The Complete Guide To Buying Commercial Property

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Buying Commercial Property: A Complete Guide

Are you thinking of expanding your property portfolio, then you might consider buying a commercial property. Unlike residential property, the commercial property market is different. Commercial and Industrial properties are rented out to businesses, and owners generate their profits from rental income and from capital growth.

Historically people feel more comfortable with residential property, because most people get to live within it, so therefore be a part of the purchase and the growth. There is this comfort factor surrounding it.

Commercial property investing definitely isn’t easier than residential property investment. If anything, there are a few more risks involved, but whilst it may seem daunting to step into the commercial property market, it’s not insurmountable, but based on the significant differences, buying commercial property requires investors to have a broader understanding of the economy, so it is generally advised that you conduct extensive research before investing in commercial properties and ask yourself the following questions:

  • What are the differences in investing in commercial property versus residential property?
  • What are the pros and cons of buying commercial property?
  • What factors should you consider before buying commercial property?
  • And what is commercial property depreciation?

The Differences Between Buying Commercial Property Rather Than Residential Property

There are many differences when investing in commercial investment property  compared to buying residential property, and of course most are centred around the financial gain and risk differences between the two.

Financial Aspirations

What is the purchasers desire for financial gain on an investment?

If you are looking for a greater return on rental income then this is where commercial property is seen as the premium properties to invest in. The rental yields on commercial properties can be twice as much as on residential properties. 

This is especially true after all of the outgoings are taken into account. In residential properties all of the following are paid by the property owner: council rates, water rates, body corporate, maintenance and so on, which reduces the net yield substantially. By contrast commercial properties typically tenants are responsible for the outgoings. So, there’s an opportunity for a much greater net cash-flow return, which in turn gives you the cash to build on your property portfolio.


The general consensus is that commercial property ownership comes with greater risk. But generally this is offset as most people who invest commercially generally have a starting portfolio already, whereby they have some residential properties to maximise the capital growth due to the ever increasing residential property market.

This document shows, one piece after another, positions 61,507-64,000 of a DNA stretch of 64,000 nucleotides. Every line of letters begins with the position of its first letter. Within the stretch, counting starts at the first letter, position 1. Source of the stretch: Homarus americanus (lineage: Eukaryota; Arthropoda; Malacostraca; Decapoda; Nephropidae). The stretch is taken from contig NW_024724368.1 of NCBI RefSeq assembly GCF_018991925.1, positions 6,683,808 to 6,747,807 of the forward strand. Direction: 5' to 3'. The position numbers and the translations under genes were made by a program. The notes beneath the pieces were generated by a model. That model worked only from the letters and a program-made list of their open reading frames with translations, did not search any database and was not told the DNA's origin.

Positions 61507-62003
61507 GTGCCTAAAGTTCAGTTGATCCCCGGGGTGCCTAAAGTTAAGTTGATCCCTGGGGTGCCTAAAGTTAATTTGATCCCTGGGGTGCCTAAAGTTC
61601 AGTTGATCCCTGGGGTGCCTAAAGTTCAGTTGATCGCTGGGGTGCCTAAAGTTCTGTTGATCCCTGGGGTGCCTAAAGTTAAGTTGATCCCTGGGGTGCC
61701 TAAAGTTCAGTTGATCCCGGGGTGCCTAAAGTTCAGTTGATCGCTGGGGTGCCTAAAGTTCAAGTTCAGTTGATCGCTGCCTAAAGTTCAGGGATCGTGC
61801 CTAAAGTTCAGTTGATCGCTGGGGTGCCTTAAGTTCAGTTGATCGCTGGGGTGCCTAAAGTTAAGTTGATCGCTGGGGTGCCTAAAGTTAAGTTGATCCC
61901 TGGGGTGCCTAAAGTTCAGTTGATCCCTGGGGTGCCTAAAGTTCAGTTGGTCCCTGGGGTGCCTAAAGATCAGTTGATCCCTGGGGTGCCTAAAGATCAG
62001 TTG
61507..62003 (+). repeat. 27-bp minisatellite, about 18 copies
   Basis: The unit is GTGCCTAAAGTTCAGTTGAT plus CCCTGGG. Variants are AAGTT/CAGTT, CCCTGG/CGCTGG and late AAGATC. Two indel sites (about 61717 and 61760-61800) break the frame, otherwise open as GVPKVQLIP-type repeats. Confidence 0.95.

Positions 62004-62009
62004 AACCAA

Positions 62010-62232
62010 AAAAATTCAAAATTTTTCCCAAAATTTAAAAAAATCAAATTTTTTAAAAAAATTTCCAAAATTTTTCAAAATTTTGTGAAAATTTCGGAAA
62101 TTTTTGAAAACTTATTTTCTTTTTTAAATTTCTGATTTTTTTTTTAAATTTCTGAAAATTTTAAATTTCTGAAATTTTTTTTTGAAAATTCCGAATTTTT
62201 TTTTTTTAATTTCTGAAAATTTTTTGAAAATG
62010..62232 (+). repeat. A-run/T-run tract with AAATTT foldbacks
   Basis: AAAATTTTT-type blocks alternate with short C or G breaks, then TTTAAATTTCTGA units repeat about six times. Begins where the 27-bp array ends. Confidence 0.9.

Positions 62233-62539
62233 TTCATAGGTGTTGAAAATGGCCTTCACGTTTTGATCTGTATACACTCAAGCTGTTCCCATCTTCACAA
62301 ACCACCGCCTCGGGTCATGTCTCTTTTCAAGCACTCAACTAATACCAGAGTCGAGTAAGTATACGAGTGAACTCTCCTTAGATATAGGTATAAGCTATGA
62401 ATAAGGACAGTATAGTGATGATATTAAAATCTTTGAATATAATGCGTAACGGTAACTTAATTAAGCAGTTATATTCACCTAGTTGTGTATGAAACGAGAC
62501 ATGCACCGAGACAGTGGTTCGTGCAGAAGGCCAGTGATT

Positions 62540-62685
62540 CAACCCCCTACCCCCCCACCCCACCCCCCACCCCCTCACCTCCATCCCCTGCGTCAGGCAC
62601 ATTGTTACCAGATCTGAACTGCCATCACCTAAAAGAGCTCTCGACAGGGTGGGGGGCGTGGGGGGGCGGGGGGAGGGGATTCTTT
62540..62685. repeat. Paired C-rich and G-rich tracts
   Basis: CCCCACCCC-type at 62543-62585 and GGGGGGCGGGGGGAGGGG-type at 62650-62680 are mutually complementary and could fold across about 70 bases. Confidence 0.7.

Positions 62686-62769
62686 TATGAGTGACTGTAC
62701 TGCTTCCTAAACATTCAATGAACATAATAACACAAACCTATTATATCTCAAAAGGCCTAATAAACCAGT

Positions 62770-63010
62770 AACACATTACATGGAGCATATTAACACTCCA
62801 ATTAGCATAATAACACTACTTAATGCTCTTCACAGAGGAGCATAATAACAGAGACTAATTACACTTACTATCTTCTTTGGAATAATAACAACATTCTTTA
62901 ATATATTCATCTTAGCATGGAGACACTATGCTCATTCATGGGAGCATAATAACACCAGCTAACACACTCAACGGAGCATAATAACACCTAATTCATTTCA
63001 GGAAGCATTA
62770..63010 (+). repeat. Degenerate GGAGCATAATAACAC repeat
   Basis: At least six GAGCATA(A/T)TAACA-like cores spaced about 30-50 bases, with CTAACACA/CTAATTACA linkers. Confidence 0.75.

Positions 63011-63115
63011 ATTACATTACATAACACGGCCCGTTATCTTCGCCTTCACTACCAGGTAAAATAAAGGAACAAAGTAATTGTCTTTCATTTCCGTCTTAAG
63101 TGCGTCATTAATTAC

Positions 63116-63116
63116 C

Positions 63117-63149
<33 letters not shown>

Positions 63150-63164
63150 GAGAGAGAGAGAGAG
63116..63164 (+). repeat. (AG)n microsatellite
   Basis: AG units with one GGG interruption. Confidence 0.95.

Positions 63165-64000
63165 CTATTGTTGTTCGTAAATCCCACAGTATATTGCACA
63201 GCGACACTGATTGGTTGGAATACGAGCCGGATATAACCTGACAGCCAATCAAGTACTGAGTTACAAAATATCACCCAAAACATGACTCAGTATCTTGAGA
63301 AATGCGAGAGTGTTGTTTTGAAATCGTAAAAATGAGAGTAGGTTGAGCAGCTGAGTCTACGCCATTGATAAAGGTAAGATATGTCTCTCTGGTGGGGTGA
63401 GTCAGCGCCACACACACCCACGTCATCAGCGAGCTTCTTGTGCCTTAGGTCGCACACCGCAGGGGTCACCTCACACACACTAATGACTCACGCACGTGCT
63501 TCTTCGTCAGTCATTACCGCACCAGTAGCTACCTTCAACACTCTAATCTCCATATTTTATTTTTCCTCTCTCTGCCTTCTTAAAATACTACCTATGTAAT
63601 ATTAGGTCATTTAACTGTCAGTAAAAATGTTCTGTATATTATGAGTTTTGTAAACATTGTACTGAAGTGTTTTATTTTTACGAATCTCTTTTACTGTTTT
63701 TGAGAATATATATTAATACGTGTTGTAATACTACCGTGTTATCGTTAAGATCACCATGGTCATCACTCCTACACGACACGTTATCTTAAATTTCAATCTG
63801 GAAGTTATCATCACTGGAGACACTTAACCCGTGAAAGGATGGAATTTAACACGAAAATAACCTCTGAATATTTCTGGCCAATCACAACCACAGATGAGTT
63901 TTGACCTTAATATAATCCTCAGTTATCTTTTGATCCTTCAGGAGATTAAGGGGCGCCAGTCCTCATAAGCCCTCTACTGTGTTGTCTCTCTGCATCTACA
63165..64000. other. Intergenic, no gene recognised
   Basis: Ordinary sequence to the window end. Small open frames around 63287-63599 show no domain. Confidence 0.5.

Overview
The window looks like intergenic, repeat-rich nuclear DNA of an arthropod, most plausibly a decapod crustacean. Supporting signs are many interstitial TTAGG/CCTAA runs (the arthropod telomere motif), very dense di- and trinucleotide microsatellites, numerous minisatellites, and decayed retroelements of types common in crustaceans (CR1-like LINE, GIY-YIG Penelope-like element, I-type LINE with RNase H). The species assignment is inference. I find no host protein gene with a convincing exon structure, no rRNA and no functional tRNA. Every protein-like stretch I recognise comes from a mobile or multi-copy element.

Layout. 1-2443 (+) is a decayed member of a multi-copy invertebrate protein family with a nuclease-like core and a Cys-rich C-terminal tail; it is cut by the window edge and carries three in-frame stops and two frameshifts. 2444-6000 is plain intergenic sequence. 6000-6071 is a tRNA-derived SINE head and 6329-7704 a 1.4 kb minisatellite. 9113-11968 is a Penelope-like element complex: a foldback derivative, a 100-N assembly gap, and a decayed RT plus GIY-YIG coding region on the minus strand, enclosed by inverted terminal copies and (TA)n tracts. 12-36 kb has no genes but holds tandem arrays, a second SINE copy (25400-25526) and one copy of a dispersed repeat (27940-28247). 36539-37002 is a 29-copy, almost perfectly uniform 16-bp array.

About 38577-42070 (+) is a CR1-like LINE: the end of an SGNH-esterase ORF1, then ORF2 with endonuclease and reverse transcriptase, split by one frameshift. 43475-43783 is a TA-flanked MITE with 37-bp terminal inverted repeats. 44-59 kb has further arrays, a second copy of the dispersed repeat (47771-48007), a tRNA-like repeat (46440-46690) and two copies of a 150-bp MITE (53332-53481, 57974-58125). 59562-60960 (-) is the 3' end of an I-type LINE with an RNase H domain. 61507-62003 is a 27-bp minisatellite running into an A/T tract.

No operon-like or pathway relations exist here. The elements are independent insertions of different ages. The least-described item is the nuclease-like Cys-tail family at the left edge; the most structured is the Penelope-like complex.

Although there are plenty of benefits to buying commercial property, you also need to be aware of the price you may have to pay for those higher returns. Commercial property historically does not perform as well in terms of capital growth.

Given the perceived risk associated with buying commercial property, banks often ask for a high deposit and charge higher administrative fees and interest rates.

For that same reason, commercial properties are harder to sell, resulting in a possible lack of liquidity.  

Due to the longer duration of commercial property lease agreements, it’s more challenging to replace a commercial tenant than a residential one.

Commercial properties aren’t in as high of a demand, so vacancies between different commercial property tenants tend to be longer. The demand for commercial real estate is significantly more elastic, which means that the demand for commercial property frequently fluctuates compared to the residential property because people always need home. The leases are also more complex and are reliant on solicitors.

Depending on the age and style of the commercial building,  depreciation rates fluctuate due to the construction and fit-out. And given that the property is generally bigger,  renovations will cost significantly more if you wanted to upgrade your commercial property.

Buying commercial property triggers GST which could cost you up to 10% of the purchase price.


Essentially, instead of buying a property with tenants living in it, you’d be buying a property with tenants working from it.

Your main goal is to generate cashflow when commercial investing, rather than capital growth, so this means that who you have for tenants and their success is also paramount to your success.